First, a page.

House Prices, the Wealth Effect and the Cash-in-Hand Effect
House prices are collapsing, which means that homeowners' equity in their houses is plunging. According to Federal Reserve flow-of-funds data, homeowners' equity dropped by $399 billion quarter-to-quarter in Q1:2008 and $880 billion year-over-year - both record absolute declines (see Chart 1). The drop in homeowners' equity contributed significantly to the $1.7 trillion decline in household net worth in the first quarter (see Chart 2).
Economists refer to something called the "wealth" effect. It is hypothesized that households tend to spend relatively more of their income when their wealth is increasing and vice versa. Mind you, households do not have any more cash in hand to spend when the value of their stock portfolios or houses go up. They are just wealthier "on paper."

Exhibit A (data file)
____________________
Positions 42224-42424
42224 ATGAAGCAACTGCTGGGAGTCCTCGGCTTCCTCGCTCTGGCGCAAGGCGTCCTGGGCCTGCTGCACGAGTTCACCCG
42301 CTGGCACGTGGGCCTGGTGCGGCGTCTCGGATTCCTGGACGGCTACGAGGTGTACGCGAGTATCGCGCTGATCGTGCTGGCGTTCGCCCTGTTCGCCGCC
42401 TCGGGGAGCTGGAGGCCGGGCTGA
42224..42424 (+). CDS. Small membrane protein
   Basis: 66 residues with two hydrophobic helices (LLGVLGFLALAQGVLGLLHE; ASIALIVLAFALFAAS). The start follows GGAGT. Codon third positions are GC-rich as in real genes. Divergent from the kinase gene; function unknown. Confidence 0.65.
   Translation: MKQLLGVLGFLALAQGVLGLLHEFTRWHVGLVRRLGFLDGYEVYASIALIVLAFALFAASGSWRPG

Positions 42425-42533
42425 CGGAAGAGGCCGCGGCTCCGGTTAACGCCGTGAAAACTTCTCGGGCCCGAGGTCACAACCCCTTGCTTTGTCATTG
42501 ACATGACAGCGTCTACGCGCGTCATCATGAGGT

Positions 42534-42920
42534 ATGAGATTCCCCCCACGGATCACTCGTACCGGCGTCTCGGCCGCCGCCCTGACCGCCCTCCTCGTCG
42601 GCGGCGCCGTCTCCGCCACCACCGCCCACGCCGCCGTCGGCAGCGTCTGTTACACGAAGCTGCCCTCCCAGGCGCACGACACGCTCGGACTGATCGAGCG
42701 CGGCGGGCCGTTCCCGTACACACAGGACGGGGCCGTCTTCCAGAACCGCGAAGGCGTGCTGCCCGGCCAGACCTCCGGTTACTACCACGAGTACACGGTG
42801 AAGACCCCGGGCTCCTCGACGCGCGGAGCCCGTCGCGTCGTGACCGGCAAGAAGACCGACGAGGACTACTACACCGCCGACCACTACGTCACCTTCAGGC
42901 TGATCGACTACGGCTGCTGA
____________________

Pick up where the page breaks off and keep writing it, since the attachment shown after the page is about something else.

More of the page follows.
In this past cycle, it had become very easy for households to turn their increased "paper" housing wealth into actual cash by borrowing against their increased home equity. This borrowing is called mortgage equity withdrawal, or MEW. Active MEW can be defined as mortgage equity withdrawal consisting of refinancing and home equity borrowing. In contrast, inactive MEW consists of turnover. At an annualized rate, active MEW peaked at $576 billion in the second quarter of 2006. Active Mew has slowed to only $114 billion in the first quarter of this year - the smallest amount since the fourth quarter of 1999 (see Chart 3). There is no doubt in my mind that active MEW, which actually puts additional cash into the hands of households, played an important role in boosting consumer spending in this past expansion. And there is no doubt in my mind that the recent and likely continued decline in active MEW will play an important role in retarding consumer spending in this recession. Because it has been easier to borrow against the increased wealth in one's house than in one's stock portfolio, dollar-for-dollar, falling house prices will have a more important negative effect on household spending that will falling stock prices.